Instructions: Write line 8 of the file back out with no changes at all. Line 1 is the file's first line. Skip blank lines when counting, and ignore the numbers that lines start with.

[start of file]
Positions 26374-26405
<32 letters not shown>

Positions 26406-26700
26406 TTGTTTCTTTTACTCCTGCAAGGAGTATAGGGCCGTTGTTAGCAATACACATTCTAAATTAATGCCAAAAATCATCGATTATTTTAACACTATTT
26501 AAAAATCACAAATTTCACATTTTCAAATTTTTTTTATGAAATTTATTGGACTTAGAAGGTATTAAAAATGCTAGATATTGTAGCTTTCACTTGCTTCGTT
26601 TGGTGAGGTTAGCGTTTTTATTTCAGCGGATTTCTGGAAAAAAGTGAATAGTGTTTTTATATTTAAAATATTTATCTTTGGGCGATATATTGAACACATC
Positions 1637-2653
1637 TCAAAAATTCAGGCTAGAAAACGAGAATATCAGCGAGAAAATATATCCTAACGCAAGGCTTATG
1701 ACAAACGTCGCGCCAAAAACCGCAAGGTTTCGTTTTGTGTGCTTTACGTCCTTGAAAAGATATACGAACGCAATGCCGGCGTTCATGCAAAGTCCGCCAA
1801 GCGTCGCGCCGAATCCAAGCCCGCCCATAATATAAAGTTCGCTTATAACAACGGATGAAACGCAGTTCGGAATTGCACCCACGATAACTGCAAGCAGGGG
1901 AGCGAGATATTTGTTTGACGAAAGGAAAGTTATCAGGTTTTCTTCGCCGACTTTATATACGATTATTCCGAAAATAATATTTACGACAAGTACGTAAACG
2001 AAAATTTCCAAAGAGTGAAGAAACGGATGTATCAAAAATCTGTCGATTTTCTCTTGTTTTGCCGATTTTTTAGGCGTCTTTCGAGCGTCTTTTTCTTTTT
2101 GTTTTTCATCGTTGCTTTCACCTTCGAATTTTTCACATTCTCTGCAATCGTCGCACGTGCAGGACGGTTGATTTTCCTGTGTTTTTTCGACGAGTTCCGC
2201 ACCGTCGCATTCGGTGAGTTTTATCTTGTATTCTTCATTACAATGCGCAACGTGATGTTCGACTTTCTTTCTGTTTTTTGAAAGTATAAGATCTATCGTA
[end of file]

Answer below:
1637 TCAAAAATTCAGGCTAGAAAACGAGAATATCAGCGAGAAAATATATCCTAACGCAAGGCTTATG